Boosting Europe's recovery: how different are the needs and challenges the European regions and cities are facing after the pandemic?

Looking into the future based on ESPON territorial evidence:

Digitalization and new technologies are powerful drivers of innovation and growth. They offer competitive jobs for highly skilled employees and new growth opportunities for cities and regions. But at the same time they are creating new territorial inequalities among places and social inequalities among workers. The demand for specialised and highly skilled labour, for example in ICT and engineering, is increasing rapidly and employers are ready to offer substantial benefits to attract it.

At the same time cognitive and manual jobs suffer increased displacement and losses-especially in Eastern Europe.

Map: Regional job creat ion and job displacement by skill level, 2013-2018

Transformation of the economy leads to a new competition among places. Those with advanced ICT infrastructure and friendly business environment are able to offer Knowledge-Economy companies the services they need to host their specialised staff and benefit from this high-income migration. COVID-19 accelerated the need for such infrastructure due to the demand for teleworking and online services and increased further the gap among advanced KE places and places lagging behind.

Map: Technology and knowledge workers (2020)

# ESPONterritorial evidence

But KE workers are looking for something more than just a well paid job. They are interested about their living environment and the quality of life in the areas they reside. Population growth in some cities creates pressure events at the suburbs. COVID-19 increased further this trend. This has a direct impact on housing prices and increases social inequalities, especially against those depending on affordable housing.

Map: Development of urban use areas in relation to population development 2000-2018

In the quest for a better living environment green urban areas are the most demanded ones. From digital nomads to families and from elders to young individuals, they all seek for places that combine urban infrastructure and services with green spaces surrounding their working and living areas.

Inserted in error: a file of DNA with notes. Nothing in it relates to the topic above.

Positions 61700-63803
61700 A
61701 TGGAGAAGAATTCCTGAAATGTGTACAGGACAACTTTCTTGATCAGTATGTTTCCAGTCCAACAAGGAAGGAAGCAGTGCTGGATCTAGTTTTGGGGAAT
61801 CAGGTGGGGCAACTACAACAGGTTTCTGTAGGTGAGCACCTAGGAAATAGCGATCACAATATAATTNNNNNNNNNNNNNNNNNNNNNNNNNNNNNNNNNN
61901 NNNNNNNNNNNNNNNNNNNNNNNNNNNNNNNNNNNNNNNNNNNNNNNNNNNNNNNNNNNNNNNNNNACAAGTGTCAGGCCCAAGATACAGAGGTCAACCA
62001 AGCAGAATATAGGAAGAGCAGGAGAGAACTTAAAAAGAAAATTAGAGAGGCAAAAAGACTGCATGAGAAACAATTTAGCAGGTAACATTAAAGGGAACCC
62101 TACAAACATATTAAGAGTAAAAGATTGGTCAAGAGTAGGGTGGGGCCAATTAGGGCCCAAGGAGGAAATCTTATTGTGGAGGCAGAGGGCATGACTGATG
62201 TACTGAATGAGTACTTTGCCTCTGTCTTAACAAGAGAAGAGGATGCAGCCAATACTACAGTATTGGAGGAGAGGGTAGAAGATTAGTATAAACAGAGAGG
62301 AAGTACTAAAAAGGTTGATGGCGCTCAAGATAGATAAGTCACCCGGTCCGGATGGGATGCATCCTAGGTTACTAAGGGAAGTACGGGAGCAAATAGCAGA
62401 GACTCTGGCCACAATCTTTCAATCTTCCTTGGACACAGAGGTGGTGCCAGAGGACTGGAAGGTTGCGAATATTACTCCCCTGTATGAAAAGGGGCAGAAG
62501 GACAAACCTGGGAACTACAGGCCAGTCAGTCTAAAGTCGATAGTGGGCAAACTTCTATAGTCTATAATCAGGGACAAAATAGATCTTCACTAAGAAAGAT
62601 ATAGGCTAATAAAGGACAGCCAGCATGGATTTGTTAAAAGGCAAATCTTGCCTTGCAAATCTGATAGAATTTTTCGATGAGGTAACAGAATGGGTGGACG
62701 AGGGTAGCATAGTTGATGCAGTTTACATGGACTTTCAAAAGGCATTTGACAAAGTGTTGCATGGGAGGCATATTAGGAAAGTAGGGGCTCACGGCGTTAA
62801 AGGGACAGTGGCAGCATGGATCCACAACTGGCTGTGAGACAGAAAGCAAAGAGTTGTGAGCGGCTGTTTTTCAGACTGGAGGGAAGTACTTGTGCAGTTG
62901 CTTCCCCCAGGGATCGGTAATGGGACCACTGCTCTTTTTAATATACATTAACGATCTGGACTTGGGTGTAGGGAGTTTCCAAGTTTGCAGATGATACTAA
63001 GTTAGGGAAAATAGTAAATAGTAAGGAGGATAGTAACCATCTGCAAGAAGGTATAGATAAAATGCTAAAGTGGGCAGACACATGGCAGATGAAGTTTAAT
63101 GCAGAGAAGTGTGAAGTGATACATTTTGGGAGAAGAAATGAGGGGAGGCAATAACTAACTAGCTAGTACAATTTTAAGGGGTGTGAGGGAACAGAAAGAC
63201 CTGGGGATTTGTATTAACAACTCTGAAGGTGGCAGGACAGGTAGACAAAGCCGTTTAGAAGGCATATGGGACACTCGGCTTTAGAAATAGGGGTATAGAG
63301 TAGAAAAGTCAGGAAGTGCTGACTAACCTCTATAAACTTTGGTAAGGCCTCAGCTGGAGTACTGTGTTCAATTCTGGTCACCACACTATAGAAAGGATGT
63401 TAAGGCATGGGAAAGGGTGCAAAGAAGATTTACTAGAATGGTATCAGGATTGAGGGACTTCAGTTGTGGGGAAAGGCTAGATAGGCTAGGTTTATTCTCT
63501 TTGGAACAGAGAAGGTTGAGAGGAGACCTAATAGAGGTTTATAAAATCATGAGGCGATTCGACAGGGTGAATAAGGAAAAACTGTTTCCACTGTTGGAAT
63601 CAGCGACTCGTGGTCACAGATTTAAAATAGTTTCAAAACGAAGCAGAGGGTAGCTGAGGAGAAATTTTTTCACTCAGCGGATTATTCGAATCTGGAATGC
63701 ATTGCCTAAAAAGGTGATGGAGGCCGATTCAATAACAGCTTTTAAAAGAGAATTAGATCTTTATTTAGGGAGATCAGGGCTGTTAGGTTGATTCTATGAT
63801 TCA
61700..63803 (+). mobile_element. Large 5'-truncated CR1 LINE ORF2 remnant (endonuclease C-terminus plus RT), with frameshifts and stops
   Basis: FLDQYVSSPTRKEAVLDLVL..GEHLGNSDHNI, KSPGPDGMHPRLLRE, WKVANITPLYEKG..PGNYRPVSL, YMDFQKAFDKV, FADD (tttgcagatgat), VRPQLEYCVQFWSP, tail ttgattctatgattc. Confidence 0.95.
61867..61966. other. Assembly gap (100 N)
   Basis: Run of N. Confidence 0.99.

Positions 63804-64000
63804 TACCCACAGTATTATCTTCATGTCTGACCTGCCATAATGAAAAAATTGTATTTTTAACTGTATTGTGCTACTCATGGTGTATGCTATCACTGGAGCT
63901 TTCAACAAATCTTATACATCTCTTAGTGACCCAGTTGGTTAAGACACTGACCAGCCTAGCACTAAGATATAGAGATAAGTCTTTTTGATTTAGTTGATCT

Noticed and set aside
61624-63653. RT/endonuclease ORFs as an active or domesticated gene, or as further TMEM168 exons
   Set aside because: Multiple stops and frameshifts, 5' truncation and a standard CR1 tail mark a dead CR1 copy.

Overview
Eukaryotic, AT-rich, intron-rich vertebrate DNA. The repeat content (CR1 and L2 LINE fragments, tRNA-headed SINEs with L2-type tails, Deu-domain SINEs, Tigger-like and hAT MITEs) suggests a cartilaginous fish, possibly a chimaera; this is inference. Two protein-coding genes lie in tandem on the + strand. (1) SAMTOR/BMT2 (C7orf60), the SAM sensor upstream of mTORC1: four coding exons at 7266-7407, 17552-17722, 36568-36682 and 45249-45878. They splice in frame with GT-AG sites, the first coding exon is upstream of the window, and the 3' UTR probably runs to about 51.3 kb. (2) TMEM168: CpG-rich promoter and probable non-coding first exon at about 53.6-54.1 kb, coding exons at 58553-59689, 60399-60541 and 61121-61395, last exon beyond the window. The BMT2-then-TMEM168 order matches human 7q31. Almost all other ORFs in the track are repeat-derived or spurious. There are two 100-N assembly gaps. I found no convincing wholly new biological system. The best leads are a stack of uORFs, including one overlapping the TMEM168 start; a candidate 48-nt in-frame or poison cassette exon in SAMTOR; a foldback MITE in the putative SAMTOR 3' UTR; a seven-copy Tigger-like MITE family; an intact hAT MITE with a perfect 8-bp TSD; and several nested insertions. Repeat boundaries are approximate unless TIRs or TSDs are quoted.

Easy access to green infrastructure offers a wide range of recreational activities better environmental conditions and healthy living

Map: Percentage cover of urban green areas inside the Core Cit y (CC)

# ESPONterritorial evidence

To address all these challenges and prepare for extreme situations, like those COVID-19 created, cities and regions should become more agile and resilient. They need to adopt a more proactive approach and take measures at the local and regional level to support their citizens and the local economies. During the pandemic, the places that performed best were those that adjusted quickly to the reality, adapted their services and filled the gaps the national governments could not.

Map: First policy answers - measures on support to vulnerable populations

At the same time, cities and regions need to work together on issues that overcome their capacities or where they can achieve better results on a larger scale. Issues like interoperability of eHealth solutions have been increasingly developed within and across borders in Europe. The COVID-19 crisis boosted further these efforts and led to a new mindset of networking and cooperation in healthcare that can work as the new normal for other areas in the future.

Map: EU funded projects implementing Pre-Commercial Procurement s (PCP) or Public Procurement of Innovative Solutions (PPI) in healthcare sector

This article appears in the EURegionsWeek 2021 Issue of TerritoriALL

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This article appears in the EURegionsWeek 2021 Issue of TerritoriALL